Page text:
As I explained in the page on how I came to the Catholic Church, the big thing came down to apostolic authority. The Church has it, so I've gotta go with the Church. Feel free to email me (email in Contact page) if you want to talk further. God bless your time in RCIA.

  8. Along similar lines, I have asked my protestant friends why, if the Holy Spirit led men to defend taking books out of the canon, is it not likely that the Holy Spirit led Joseph Smith to add books? If people can take books out - supposedly under the leading of the Holy Spirit - why can they not put books in?

    I'm not a biblical scholar, but that always seemed like a fair question.

  9. Hi Brantley, you are absolutely correct in saying that if any megachurch or even Billy Graham himself tried to alter the 66 book canon, heresy would be yelled from the rooftops(or facebook). There's no way it would fly.

    But Luther and Calvin's alteration did fly. People were sold on it and went with it.

    Why? Where was the uproar that you know would happen today, then. Why did the faithful accept the shortened canon?

  10. I have often thought this very same thing. If protestants can re-define morality based on personal interpretations of scripture, why prevents them from re-defining the canon too?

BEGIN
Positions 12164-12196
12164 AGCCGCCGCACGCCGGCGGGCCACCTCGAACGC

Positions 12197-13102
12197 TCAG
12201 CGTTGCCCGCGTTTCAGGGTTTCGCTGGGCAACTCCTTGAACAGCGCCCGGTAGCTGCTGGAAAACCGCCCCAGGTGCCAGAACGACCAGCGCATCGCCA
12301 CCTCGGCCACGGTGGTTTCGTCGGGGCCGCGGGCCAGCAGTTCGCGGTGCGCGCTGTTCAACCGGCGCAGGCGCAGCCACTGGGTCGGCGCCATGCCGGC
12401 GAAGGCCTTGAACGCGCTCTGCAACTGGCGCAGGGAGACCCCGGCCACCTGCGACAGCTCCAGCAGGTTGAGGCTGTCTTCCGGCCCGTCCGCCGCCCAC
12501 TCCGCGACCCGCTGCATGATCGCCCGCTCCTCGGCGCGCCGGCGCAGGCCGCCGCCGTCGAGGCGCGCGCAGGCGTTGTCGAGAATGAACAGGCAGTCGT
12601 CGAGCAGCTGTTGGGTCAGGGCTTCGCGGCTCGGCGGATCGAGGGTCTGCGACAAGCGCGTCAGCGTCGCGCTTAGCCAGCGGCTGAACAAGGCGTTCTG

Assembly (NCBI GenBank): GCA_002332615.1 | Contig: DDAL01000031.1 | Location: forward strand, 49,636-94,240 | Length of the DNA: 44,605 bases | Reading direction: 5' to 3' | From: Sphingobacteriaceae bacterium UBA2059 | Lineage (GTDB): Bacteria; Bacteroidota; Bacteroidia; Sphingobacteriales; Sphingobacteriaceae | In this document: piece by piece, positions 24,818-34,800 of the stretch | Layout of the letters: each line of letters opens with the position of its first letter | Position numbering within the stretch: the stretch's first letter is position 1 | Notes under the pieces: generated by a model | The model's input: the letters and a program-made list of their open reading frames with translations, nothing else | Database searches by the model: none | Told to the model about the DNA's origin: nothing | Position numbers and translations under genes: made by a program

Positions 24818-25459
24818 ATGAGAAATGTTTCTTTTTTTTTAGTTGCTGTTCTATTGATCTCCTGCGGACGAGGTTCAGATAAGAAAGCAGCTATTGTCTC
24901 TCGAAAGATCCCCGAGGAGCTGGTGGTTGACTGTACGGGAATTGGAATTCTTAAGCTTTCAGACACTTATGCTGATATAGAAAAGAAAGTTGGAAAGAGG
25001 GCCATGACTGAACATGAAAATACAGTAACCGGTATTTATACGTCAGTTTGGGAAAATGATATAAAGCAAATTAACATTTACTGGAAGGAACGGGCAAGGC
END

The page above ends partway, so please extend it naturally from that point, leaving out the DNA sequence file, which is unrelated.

The elephant in the room is that sola scripturists do ultimately appeal to a higher authority, and thus are not true to themselves. They have to if they accept the canon of the new testament as valid , based on the discernment and work of the very Church many of them refuse to accept is even Christian.

  11. Hey Vuyo,

    The vast majority of Christians did not accept the shortened canon. Catholics still use the centuries-old 73 book canon. The massive uproar was the Church's entire response to the Reformation.

    Even if a majority did, it doesn't matter. Sin clouds our mind and judgement. That's why we need the successors of the apostles, because we know that they have a special gift of the Holy Spirit such that they won't err in teaching. Lay Christians do not necessarily have that gift.